Shortly before 7:30am, Duane dropped off Eva at the house so that she could spend a couple of hours with Mary Ann.  Then came Shari and Edie for the Spiritual Formation Group that meets on the deck or in the downstairs family room.  Since the deck is covered with snow, it was, of course, a downstairs morning.  All is well whichever place as long as the coffee is made. 

A little later, Zandra came to give Mary Ann her shower and wash and dry her hair.  About an hour after they all had left, Kristie came to do the once a month cleaning of the house. 

Actually, we have an open door policy most of the time.  We have been very private people, especially Mary Ann.  All that changed in the last decade.  Since getting to the door is not always an option when someone rings the bell,  those who have come regularly to spend time with Mary Ann know that they may just need to walk in, if no one answers the door.  They walk in and announce themselves so that we will know that they have arrived.  We have become quite accustomed to the open door policy. 

While we did not get out today, the many visitors provided an antidote to any sense of isolation in our little cabin.  No cabin fever today.

Mary Ann did nap for a couple of hours during the day.  That allowed me to get some things done at the computer.  I did not spend time on the online retreat until she went to bed tonight. 

These two days looking at mental snapshots of events during the Teen/Young Adult years has again been thought provoking.  The Spiritual Formation Group discussion blended with the matter of receiving gifts from experiences, good or bad. 

I thought about last night’s post and the role singing played in my life.  While the high school and college years provided much affirmation as I participated in leadership roles, sometimes doing solo work as well as singing in ensembles, it was different at the Seminary.  Music  was still a dominant feature.  There was a three week choir tour that took us (Mary Ann and me) to England, Holland, Germany, Austria, Switzerland and Belgium.  There were powerful, moving worship experiences singing in the chant choir and performing Bach’s St. John Passion. 

My ego was taken down a few notches in the Seminary Years.  Illusions about my ability were shattered as I stood next to a tenor who had a Master’s Degree in Vocal Music from Indiana University.  I realized that I had been measuring my ability against non-music majors.  Louie provided a needed perspective. 

My injured ego came with me as I continued to sing in the Chant Choir at the Seminary, and the Cantata Choir that included people from the city.    The gift that came from those years was a more realistic view of my abilities.  While the truth can be painful, it is better to make friends with the truth than spend much time with pretense.  Another gift was an appreciation of being a part of something greater than one person.  It became less about me and more about the music and its impact on those listening. 

That shift in focus seems to me to have helped in the transition from a high profile role as Senior Pastor of a large and vibrant congregation, to a lower profile role of being the full time Caregiver to someone who needs that care, someone to whom I am fully committed.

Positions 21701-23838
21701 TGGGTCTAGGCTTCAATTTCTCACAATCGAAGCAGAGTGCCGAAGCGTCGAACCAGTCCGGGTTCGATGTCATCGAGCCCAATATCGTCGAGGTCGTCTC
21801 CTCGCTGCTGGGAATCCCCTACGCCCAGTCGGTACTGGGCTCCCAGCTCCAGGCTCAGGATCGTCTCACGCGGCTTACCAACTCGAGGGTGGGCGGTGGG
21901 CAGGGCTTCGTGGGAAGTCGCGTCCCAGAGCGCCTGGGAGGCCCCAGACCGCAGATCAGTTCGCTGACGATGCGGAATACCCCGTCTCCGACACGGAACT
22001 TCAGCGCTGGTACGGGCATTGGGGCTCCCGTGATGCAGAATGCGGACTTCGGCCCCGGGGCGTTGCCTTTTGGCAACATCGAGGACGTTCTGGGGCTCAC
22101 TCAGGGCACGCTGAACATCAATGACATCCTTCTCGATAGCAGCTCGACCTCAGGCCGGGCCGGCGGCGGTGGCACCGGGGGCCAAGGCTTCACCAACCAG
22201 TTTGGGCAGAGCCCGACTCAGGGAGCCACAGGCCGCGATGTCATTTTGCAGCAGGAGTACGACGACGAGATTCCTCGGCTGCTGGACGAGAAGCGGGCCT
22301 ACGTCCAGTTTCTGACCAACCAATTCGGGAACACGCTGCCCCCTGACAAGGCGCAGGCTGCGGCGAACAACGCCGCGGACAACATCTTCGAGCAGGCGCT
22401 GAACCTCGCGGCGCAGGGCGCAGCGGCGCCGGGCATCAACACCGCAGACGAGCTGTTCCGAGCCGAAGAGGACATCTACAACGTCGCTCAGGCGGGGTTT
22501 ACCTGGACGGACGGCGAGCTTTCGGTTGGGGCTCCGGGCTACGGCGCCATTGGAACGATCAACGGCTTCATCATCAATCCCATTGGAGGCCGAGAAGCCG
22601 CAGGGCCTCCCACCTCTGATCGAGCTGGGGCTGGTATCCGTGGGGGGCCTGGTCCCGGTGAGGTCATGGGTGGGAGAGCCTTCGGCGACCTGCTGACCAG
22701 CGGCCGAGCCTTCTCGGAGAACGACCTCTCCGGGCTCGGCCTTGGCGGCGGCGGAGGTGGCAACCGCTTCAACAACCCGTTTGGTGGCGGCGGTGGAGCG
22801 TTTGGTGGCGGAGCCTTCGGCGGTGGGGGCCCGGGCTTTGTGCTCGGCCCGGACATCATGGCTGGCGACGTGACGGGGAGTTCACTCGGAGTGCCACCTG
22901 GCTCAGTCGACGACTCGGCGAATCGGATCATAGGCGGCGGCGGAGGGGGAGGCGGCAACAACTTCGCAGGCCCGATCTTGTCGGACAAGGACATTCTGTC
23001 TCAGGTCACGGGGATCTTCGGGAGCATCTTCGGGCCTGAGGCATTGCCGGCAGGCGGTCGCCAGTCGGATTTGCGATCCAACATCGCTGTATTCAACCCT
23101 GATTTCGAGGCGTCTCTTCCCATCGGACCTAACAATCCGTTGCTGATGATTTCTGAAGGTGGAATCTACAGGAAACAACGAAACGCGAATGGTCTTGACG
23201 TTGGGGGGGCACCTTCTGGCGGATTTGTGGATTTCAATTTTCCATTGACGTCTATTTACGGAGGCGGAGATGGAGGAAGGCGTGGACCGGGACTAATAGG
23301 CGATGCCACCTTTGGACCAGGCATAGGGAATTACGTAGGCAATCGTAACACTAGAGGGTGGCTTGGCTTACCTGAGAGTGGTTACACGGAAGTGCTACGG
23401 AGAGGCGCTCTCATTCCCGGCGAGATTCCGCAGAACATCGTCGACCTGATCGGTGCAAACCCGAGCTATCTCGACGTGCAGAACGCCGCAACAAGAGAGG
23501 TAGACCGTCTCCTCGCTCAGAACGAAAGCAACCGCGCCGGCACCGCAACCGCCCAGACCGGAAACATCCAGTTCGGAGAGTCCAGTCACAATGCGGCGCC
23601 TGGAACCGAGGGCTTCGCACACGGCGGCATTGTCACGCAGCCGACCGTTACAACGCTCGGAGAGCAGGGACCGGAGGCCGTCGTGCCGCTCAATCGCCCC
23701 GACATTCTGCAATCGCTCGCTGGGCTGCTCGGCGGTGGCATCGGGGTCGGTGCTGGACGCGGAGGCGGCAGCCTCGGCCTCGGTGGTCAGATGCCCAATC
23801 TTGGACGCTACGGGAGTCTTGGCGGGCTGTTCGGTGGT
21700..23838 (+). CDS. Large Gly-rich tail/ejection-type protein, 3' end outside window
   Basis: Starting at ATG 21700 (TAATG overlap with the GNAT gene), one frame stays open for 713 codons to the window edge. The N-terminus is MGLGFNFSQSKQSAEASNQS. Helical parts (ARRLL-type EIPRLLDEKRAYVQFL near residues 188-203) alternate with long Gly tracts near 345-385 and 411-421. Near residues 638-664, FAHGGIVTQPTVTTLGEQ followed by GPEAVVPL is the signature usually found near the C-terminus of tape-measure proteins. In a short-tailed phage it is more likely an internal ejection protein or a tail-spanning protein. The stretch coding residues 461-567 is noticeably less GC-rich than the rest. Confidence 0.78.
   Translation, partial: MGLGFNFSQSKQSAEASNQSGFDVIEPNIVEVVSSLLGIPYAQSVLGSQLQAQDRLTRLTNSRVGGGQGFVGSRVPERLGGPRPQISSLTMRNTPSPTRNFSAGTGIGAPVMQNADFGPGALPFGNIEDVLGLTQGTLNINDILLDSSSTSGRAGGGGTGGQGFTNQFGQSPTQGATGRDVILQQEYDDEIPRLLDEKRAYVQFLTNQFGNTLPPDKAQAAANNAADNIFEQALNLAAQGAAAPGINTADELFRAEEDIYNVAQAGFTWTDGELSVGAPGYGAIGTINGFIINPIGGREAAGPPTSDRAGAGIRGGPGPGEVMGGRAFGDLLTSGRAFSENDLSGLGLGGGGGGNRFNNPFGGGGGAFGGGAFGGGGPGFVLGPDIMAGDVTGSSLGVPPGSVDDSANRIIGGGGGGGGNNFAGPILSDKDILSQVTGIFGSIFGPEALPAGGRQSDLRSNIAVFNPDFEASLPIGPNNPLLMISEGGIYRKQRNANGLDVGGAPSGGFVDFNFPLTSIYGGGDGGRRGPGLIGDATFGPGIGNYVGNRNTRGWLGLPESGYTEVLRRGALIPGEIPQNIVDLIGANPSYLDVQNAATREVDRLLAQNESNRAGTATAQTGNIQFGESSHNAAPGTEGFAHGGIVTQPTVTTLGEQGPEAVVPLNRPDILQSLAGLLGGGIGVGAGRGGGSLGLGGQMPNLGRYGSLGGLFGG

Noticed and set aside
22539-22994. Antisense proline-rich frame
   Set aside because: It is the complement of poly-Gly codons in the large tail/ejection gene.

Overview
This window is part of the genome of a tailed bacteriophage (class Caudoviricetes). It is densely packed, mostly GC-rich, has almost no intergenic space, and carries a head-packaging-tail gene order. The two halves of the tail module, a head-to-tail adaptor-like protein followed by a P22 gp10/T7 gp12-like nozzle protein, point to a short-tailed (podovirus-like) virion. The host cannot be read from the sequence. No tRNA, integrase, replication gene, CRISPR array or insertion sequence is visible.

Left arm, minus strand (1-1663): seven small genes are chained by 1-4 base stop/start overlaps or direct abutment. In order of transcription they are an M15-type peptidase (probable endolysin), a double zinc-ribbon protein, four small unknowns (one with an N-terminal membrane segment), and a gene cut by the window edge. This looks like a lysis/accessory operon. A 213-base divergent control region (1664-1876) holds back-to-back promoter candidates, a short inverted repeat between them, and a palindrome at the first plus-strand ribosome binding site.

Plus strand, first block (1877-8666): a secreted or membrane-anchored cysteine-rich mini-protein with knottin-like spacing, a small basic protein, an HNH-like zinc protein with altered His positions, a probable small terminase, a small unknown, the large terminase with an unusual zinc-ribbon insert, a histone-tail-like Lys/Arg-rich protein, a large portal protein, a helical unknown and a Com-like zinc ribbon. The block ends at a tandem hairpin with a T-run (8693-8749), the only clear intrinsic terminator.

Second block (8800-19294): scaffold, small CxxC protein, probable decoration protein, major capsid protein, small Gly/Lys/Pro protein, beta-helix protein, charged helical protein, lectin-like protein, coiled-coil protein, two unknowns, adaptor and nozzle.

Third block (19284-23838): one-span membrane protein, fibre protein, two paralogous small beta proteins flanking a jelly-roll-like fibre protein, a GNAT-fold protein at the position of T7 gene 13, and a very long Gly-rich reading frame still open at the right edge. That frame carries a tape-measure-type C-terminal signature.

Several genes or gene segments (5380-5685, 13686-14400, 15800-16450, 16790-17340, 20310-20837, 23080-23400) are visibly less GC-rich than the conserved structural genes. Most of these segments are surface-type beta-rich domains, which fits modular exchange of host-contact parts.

Those years included the joy that December 18, 1965, when Mary Ann and I were married in our home congregation in Northern, Illinois.  We had both had finals at our respective schools in St. Louis the Friday before the Saturday we were married in Aurora, Illinois, outside of Chicago. 

Those years included the death of Mary Ann’s Dad, just two or three weeks after the wedding.  He had walked Mary Ann down the aisle. 

The Seminary years included a year at a church doing an Internship, called a Vicarage.  It was the 60’s, including the three assasinations.  I became disillusioned with the institutional church.  I refused to accept a Call to a parish on the day my classmates all received theirs a few weeks before graduation.  Those were dark days.  I didn’t know what to tell Mary Ann, since I didn’t know what to do.  Lisa was due to be born about a month after graduation. 

Lisa was born on the Fourth of July in 1969.  She brought light to those dark days.  I can remember holding her as we watched the moon landing, wondering what it would be in store for her as we moved into the space age.  I remember her Baptism in the Seminary Tower’s Baptismal font, with water from the Jordan that John Damm had added before doing the Baptism. 

Out of that time emerged an opportunity to teach at Concordia Lutheran High School in Ft. Wayne, Indiana (where I had spent two of my college years and my Internship).  It was a school of some 900 students.  There were some volatile times there, which will be for a future post. 

Those years were a roller coaster of experience in most every way.  They provided a lifetime worth of highs and lows.  And the ride was just beginning.   The gift from those years came in the form of the recognition that most anything could happen, and with the Lord’s help, we would survive.  Little did we know then, just how important that learning would be. 

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